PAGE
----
The Ontario Chamber of Commerce has released an outline of the global supply chain problems that are impacting businesses and consumers.
The document serves as a guide to help people understand the challenges and advises on how provincial and federal policies could help alleviate the problems.
Charla Robinson, president of the Thunder Bay Chamber of Commerce, says thay have had weekly conversations with the Ontario chamber to share the issues and challenges faced locally.
“The document was prepared for the business community and also for the government to understand the challenges that are being faced on the front line and where there are avenues for the government to maybe assist in some of those challenges over the both short and long term,” she said.
Robinson has learned first hand of some of the struggles being felt by both consumers and businesses.
“Certainly with the folks that I’m talking with, the majority of them are experiencing supply chain issues in some way,” she said.
Robinson described the plight of a local lawn equipment company that wasn’t sure how much inventory they would have to sell this year. She said at this time of year, where people are venturing closer to warmer weather, this lawn supply business is struggling to get clarity on whether or not they will have sufficient stock.
“I have heard something similar from the construction sector that the prices are going up quite high as well because of the supply challenges,” she said. “It’s sort of a double-edged sword because not only are there challenges in getting the supplies, but then when you actually order the supplies, the prices have gone up significantly because there’s so much demand and so little supply, so it’s definitely being seen across a number of sectors for sure.”
Origin of manufacturing
• Raw material shortages including resin (a necessary component of plastics), polymer and additives, contributing to higher prices and posing challenges for the ability to manufacture certain goods.
• Rotating power outages in some countries such as China prohibiting factories from producing goods at full capacity.
• COVID-19-related capacity limits and safety measures also reducing ability to produce at full capacity.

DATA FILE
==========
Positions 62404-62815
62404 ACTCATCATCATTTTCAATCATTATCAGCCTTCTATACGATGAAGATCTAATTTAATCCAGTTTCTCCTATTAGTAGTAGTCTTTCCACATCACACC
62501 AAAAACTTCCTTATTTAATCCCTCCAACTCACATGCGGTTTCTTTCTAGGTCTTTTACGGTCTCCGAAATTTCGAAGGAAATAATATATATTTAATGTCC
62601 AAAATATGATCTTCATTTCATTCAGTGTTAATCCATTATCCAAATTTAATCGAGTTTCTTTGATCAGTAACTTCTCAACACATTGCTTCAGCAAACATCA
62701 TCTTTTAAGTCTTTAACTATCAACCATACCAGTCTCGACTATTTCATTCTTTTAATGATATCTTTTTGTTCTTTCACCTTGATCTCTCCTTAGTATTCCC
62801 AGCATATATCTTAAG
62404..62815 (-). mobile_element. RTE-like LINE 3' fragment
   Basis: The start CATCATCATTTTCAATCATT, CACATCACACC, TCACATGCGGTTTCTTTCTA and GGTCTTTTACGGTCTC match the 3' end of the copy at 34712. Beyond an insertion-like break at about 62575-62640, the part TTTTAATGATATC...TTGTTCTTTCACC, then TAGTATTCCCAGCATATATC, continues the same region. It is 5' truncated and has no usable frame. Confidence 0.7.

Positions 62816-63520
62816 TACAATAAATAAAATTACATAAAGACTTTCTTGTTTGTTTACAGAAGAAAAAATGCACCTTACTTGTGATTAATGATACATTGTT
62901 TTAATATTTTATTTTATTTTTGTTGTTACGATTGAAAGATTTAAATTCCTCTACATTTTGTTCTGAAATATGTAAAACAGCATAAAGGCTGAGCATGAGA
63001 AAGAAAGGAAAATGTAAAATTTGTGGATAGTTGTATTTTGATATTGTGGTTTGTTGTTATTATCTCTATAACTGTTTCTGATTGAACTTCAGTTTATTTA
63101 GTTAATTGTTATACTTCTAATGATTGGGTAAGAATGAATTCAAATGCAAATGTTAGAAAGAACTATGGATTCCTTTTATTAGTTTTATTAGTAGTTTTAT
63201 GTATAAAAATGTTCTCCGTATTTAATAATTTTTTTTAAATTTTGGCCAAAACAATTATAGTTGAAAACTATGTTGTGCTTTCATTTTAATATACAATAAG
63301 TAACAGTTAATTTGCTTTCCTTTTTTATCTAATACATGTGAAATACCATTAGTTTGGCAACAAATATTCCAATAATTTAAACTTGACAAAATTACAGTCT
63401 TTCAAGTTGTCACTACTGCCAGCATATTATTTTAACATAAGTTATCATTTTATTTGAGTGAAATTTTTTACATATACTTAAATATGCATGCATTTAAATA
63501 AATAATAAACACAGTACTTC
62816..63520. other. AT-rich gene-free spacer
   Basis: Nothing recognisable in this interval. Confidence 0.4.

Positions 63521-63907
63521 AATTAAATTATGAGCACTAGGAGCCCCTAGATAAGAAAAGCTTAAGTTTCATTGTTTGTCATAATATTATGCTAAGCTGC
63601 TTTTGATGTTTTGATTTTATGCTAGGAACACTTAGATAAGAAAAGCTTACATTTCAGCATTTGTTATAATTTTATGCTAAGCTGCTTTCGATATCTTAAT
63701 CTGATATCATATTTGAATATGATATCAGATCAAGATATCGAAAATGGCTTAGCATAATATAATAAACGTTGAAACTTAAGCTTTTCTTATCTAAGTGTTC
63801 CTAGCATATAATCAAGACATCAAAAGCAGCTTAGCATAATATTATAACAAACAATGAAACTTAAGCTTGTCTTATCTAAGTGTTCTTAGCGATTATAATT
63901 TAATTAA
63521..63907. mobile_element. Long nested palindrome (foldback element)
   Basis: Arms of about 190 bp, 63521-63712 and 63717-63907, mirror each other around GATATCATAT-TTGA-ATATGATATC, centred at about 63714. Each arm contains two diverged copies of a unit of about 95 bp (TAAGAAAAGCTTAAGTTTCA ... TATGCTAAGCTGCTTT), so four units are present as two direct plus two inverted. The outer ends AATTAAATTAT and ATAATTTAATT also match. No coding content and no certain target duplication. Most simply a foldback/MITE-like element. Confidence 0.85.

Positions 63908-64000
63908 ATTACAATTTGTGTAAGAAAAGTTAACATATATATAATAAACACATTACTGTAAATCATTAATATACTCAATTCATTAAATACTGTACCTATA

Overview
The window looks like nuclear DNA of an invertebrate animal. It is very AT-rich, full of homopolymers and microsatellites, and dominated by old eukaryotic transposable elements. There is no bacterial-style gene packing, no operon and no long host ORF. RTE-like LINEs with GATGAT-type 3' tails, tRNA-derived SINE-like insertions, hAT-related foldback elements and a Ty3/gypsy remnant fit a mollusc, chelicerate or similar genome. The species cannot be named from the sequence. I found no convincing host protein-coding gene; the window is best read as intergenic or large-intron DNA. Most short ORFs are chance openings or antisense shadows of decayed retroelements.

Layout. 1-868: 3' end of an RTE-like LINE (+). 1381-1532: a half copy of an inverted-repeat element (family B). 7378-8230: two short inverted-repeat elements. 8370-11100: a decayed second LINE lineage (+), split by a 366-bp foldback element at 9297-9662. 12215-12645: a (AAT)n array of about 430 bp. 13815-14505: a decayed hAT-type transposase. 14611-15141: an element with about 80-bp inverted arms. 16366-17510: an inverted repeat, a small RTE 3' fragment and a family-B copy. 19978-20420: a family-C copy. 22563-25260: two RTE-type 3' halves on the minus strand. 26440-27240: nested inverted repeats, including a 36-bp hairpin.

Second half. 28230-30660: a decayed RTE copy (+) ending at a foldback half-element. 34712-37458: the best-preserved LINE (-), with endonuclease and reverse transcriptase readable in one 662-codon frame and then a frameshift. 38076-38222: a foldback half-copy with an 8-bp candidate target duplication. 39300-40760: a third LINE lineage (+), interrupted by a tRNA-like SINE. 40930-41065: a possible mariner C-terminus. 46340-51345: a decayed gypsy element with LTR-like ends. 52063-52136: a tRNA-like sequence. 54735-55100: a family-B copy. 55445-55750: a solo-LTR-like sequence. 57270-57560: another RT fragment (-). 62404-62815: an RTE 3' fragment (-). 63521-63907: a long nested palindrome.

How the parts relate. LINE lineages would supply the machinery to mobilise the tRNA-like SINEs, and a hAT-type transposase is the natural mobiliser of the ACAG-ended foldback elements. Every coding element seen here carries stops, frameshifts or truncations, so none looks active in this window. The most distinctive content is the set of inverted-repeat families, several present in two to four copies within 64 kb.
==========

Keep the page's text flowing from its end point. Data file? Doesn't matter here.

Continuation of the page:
Transportation to warehouses
• Shortage of truck drivers and container chassis, as well as rising fuel costs — all contributing to higher prices and delays in moving goods.
• Warehouse space and labour shortages.
• Both owner-operator truck drivers and asset-based carriers are setting prices given an imbalance of supply and demand, leading to higher rates and cost barriers for businesses needing to move goods.
Exporting/importing shipping ports
• Major congestion and outdated infrastructure preventing efficient unloading.
• Shipping container shortage — many thousands of containers are sitting stranded at sea on ships anchored near jammed-up ports. In principle, there are more than enough containers to handle global trading volumes, but in practice, availability in several parts of the world has become extremely tight due to large volumes of containers being stuck in the wrong place.
• Imbalance between filled containers coming into North America vs. leaving — some U.S. exporters say shipping lines are refusing to send containers inland from ports to pick up American cargo because shipping lines are trying to get containers, even if they are empty, back to factories in Asia as quickly as possible to take advantage of historically high shipping prices for exports leaving the Asian continent.
Transportation to distribution centres and cargo facilities
• Truck driver labour and container chassis shortages, along with higher fuel costs, contributing to higher rates and delays in moving goods.
• Rail network congestion further adding to the inefficient movement of goods.
Provincial-level short term actions
• Strike an emergency task force consisting of government and businesses to explore potential support measures, particularly for small businesses still recovering from lost revenues due to the COVID-19 pandemic, and unable to compete with larger businesses financially or logistically.
• Develop a local manufacturing sector strategy and diversify procurement and sourcing of components.
• Offer loan guarantees or other temporary financial supports to help smaller businesses afford existing operations while awaiting product delivery.
• Start government education campaigns to promote the transportation and supply chain industries as viable career paths along with incentives in transportation and supply chain sector training.
• Open immigration pathways and agreements for truck driving careers as well as other occupations along the supply chain.
Federal-level short term actions.
• Conduct a formal supply chain infrastructure assessment to address bottlenecks along the supply chain, especially for ports.
• Develop a national manufacturing sector strategy coupled with an evaluation of a potential Crown Corporation steamship line.